And if it is for the congregation, why does it have all that extraneous material such as photographs of ancient manuscripts?
I don't mean to be rude, I just point out that there is a reason why hand-missals and congregational hymn-books are made they way they are. If the publishers took a different path by accident then that is a strange mistake to make. If they did it on purpose they must have had a different objective in mind.
The Campion missal is intended neither as a hand missal that would compete with the Baronius and Angelus missals, nor as a hand-out at Mass. But, rather, as a pew missal to be kept permanently in the racks on the backs of pews for folks to grab and use just at Mass. To my knowledge has already been purchased to fully stock the pews in a number of FSSP (and other) parishes in the U.S. (Hmm . . . I wonder if this is largely a U.S. phenomenon.)ReplyDelete
It is intended only for Sunday use, and thus contains all Sunday and Holy Day Masses and those for all other feasts that can be used for Sunday Mass when they fall on a Sunday. Most traditional Masses are (lamentably) still scheduled for Sundays only. Since it is not intended as a personal hand missal, the fact that it contains no daily Masses is irrelevant. Anyone so fortunate as to attend a daily TLM will surely have his own treasured hand missal to carry with him.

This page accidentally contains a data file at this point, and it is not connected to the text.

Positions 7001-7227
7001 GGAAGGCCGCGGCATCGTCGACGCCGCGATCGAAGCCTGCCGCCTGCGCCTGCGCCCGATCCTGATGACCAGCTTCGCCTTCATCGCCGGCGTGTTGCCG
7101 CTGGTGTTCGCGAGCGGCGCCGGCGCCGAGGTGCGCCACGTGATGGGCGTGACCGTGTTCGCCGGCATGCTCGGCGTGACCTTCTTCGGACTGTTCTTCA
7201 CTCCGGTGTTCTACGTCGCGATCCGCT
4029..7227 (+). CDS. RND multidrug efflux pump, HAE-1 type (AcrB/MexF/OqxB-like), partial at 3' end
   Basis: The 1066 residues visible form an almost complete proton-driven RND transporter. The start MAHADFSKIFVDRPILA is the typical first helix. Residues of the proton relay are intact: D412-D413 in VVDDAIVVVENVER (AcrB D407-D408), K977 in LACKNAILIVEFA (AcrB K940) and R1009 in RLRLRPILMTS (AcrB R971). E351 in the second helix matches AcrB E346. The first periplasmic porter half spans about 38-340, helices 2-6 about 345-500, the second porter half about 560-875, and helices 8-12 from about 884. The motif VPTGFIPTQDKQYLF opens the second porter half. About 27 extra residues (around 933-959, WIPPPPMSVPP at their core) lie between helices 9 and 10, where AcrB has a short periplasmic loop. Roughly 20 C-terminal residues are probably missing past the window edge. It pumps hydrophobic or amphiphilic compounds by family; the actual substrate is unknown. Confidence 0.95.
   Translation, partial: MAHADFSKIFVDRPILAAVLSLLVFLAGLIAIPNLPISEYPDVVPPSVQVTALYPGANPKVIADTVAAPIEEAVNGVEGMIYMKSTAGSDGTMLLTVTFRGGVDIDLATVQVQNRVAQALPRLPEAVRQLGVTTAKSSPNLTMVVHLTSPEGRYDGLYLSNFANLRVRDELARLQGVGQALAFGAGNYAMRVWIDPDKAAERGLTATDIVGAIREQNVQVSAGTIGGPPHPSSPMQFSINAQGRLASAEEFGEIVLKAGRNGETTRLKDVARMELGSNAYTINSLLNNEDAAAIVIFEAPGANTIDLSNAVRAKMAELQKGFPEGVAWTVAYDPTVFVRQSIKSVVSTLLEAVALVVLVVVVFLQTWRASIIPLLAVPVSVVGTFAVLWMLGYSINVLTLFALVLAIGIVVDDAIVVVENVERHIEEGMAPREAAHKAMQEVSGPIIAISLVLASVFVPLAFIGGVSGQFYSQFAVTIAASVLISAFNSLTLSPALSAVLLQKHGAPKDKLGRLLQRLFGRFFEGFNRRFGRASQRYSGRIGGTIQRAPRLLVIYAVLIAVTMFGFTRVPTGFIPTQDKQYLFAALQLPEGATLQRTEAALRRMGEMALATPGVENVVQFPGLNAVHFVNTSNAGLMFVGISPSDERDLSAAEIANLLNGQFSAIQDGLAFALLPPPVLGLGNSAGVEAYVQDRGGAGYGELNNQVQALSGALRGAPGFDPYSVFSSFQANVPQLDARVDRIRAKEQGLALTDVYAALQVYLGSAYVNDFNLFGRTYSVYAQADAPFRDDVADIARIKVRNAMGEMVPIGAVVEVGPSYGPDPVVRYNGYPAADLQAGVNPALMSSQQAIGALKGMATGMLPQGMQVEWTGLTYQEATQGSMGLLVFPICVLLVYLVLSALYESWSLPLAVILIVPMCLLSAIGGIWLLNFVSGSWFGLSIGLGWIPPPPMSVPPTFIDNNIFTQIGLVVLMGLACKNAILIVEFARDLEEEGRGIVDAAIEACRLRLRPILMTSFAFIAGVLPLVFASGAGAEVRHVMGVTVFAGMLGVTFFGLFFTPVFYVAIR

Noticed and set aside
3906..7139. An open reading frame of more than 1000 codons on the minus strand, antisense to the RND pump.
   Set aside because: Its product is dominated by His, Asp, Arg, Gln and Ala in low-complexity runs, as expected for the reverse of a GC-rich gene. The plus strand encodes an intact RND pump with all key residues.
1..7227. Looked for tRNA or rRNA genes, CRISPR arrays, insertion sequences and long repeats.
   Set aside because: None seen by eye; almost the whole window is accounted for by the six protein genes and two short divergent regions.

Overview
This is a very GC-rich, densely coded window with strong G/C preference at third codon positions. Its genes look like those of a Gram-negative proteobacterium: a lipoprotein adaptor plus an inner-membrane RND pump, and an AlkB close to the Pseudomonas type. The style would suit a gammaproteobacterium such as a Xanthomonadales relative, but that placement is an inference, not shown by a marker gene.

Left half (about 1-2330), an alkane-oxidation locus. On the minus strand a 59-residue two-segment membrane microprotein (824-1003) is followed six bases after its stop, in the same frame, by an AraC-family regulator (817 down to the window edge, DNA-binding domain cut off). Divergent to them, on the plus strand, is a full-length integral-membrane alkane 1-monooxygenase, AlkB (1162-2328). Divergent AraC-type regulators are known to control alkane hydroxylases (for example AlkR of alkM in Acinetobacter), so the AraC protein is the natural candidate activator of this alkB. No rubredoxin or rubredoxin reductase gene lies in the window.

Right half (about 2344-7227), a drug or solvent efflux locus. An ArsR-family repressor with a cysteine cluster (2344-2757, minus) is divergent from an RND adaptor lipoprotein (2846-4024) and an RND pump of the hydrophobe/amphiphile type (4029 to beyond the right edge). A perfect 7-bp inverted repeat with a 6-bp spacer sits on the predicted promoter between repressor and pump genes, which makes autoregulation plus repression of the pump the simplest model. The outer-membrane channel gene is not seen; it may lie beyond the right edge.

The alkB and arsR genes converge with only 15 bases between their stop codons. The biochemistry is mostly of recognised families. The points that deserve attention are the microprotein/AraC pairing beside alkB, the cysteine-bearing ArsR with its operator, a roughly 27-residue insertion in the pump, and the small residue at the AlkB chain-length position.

In my view, it is designed very well (and evidently deliberately) for its intended use as a combined pew missal and hymnal, containing just the limited number traditional hymns proportional to their reduced usage at TLMs. As such, it is thinner and lighter than many or most common hard-backed pew hymnals seen in pew racks nowadays.
Finally, although there was no ribbon in the already sold-out first edition, the second edition that is currently being sold does have a ribbon--for switching back and forth between Ordinary and Propers (which for each Mass are all in one place).
Ribbons inevitably shred; I never have a shortage of memorial cards in my breviary or personal missal from which I could "borrow" for the purpose of keeping up with the necessary flipping....ReplyDelete
The book is not designed to replace a hand missal. As said above, it is a pew resource. At the Church where I am Cantor and conduct the little choir, this has been the greatest resource I have ever seen for the congregation.ReplyDelete
In St. Thomas, Ontario at Holy Angels, we begin with a processional hymn and a recessional hymn in English either from this hymnal or the one in the pew, Catholic Book of Worship II. There are suitable hymns in both.
More importantly, the Congregation has all the music to sing the Asperges and Vidi Aquam, and they do.
In six years, they have learnt to sing:
Mass I, II, II, IV, VI, VIII (which was all they knew), IX, XI (the other they knew), XII, XV and XVII, both Kyrie, the first for Lent the second for Advent, and two "ad libitum". They have mastered Credo I, II, III, IV and this past year, they learnt V and VI.
Why should the congregation not sing the Ordinary and the riches of the whole Kyriale? I am humbly "proud" to say, I don't know another congregation than this that can sing all of this.
How have they done it?
Because, I have forced them to learn to read. By changing the Masses (not weekly, but seasonally and monthly) I have forced them to learn to read the neums rather than just memorise Mass VIII.
Simple pedagogical methodology.
I should add, every Mass ends with the appropriate Marian Antiphon following the Last Gospel. I suggest that if every congregation did this prior to the Council the radical element would not have succeeded in forcing a false active participation upon the world.ReplyDelete